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Chaffetz: Dems Are Going to Politically Exploit Special Counsel Probe 'on a Daily Drumbeat'

The chairman of the House Oversight Committee expressed skepticism Wednesday evening about the appointment of former FBI Director Robert Mueller to be special counsel in the Russia investigation.

In an appearance on Fox News' "Tucker Carlson Tonight," Rep. Jason Chaffetz, R-Utah, said Mueller is "as good as it gets" and that his credentials are "impeccable," but worried that the investigation will be politically exploited by Democrats on a daily basis.

"He served in the Bush administration, the Obama administration," Chaffetz said. "He is unassailable in terms of his credentials."

"He’s in the latter part of his career. He has nothing to prove. He’s been silent politically," the congressman continued. "It doesn’t get any better than Robert Mueller if you’re going to do it."

But Chaffetz added, "I also agree, I don't think they should have ... appointed somebody."

Tucker asked why he thinks the administration broke down.

Chaffetz answered, "I think they're feeling the political heat. Maybe they're watching a little too much television and reading too many newspapers."

"But I have not seen any evidence of actual collusion. Where is the actual crime that they think they need a special prosecutor to prosecute?" Chaffetz asked. "I haven’t seen that. There's been a lot of flailing but that flailing started before January 20."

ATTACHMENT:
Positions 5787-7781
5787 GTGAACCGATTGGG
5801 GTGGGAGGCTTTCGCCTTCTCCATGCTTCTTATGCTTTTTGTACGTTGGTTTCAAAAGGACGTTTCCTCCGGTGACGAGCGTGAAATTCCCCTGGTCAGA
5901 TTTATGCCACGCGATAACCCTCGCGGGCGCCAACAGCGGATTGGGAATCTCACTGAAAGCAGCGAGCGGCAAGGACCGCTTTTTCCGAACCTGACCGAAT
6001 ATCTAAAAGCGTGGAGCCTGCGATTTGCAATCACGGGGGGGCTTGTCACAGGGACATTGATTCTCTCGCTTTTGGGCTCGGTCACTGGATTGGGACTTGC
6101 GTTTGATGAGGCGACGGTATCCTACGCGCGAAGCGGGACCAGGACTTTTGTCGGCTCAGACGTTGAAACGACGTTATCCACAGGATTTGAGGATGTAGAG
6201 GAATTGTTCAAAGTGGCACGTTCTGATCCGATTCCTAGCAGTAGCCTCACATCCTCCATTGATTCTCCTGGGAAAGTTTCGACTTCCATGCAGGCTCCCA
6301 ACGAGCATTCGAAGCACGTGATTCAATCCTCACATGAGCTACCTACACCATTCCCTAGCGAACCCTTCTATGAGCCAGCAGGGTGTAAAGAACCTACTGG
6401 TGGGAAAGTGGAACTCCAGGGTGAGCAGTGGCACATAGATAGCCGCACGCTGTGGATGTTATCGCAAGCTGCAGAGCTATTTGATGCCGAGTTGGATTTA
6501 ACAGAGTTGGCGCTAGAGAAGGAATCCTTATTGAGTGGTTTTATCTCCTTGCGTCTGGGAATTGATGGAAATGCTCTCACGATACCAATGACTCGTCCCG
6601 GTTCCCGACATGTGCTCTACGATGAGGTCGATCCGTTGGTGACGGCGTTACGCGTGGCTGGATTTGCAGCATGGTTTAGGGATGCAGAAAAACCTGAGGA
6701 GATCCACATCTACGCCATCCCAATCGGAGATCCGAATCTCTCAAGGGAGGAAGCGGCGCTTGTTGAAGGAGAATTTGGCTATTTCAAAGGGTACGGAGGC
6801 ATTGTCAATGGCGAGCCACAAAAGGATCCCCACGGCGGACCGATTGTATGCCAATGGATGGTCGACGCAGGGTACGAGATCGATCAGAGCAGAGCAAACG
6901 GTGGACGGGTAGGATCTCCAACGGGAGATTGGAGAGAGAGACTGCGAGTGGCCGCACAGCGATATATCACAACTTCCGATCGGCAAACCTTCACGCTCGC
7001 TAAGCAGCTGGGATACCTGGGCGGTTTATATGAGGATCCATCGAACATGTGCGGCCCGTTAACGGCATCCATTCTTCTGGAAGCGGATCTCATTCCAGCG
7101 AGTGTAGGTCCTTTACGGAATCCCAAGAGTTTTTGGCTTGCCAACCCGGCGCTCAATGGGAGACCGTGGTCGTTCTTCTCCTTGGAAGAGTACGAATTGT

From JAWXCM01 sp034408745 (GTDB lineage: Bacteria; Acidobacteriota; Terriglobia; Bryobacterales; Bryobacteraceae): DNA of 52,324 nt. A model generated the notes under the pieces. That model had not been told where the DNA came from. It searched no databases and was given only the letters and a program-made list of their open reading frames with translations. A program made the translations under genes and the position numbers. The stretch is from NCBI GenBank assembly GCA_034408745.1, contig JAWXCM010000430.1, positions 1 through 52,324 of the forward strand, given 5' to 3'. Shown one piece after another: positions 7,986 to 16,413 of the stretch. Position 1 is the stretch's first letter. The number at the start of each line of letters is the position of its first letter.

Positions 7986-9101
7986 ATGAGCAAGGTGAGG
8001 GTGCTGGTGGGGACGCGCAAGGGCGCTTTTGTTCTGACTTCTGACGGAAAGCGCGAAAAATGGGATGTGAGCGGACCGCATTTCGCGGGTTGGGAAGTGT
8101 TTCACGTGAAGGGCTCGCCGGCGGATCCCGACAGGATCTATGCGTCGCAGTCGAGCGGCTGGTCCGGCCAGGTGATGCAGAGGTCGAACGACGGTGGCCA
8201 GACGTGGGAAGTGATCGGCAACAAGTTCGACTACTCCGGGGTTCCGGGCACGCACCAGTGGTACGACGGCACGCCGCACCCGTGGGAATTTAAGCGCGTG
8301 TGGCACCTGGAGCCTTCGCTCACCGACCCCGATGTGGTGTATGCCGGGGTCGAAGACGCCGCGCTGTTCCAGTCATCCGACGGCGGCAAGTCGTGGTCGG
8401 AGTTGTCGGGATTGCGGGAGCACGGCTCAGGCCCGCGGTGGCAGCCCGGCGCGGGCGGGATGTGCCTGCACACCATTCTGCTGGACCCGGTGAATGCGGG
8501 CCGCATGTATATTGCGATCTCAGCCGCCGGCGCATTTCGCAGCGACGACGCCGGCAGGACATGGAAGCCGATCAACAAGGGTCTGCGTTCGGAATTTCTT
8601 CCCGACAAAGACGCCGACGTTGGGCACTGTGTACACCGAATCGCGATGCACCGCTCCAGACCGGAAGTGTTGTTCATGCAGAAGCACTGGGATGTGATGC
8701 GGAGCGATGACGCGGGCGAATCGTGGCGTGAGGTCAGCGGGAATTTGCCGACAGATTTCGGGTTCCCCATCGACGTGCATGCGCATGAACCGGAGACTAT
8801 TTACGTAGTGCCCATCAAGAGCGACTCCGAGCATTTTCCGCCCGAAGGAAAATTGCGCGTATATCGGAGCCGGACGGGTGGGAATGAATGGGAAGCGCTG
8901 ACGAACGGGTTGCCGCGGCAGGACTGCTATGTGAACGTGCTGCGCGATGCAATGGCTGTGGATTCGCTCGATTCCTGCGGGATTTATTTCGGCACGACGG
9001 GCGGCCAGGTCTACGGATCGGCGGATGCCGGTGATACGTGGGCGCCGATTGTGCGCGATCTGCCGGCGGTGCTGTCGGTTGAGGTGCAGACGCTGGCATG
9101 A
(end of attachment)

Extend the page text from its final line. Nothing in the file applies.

Carlson remarked that other special prosecutor investigations have gone "far afield of where they started and really tie up an entire presidency." He asked Chaffetz if he was concerned the same thing could happen with Mueller's investigation.

"They have such wide latitude to go wherever they want to go so I don't know what lane he's going to be in," Chaffetz replied, adding that he believes that Mueller has the discipline to hopefully stay within the lanes — "but I don't know what those lanes are."

Chaffetz said he was "worried" that the investigation would cause congressional Democrats to "politically exploit this on a daily drumbeat, making up theories, making up stories, trying to get somebody to grab onto a piece of meat and say, ‘Oh, this is true’ when you don't have the definitive word from someone who is going to be essentially silent over the next – I don’t know how long — Six months? Two years? I don’t know."

Earlier on Fox News, Professor Jonathan Turley of George Washington University called the appointment of a special prosecutor to investigate the Russia conspiracies "a healthy dose of Tylenol to bring this fever down." He said that the decision to appoint Mueller might have been the best thing that could have happened to President Trump because it could be the vehicle to clear his name in the face of what looks like mostly baseless accusations.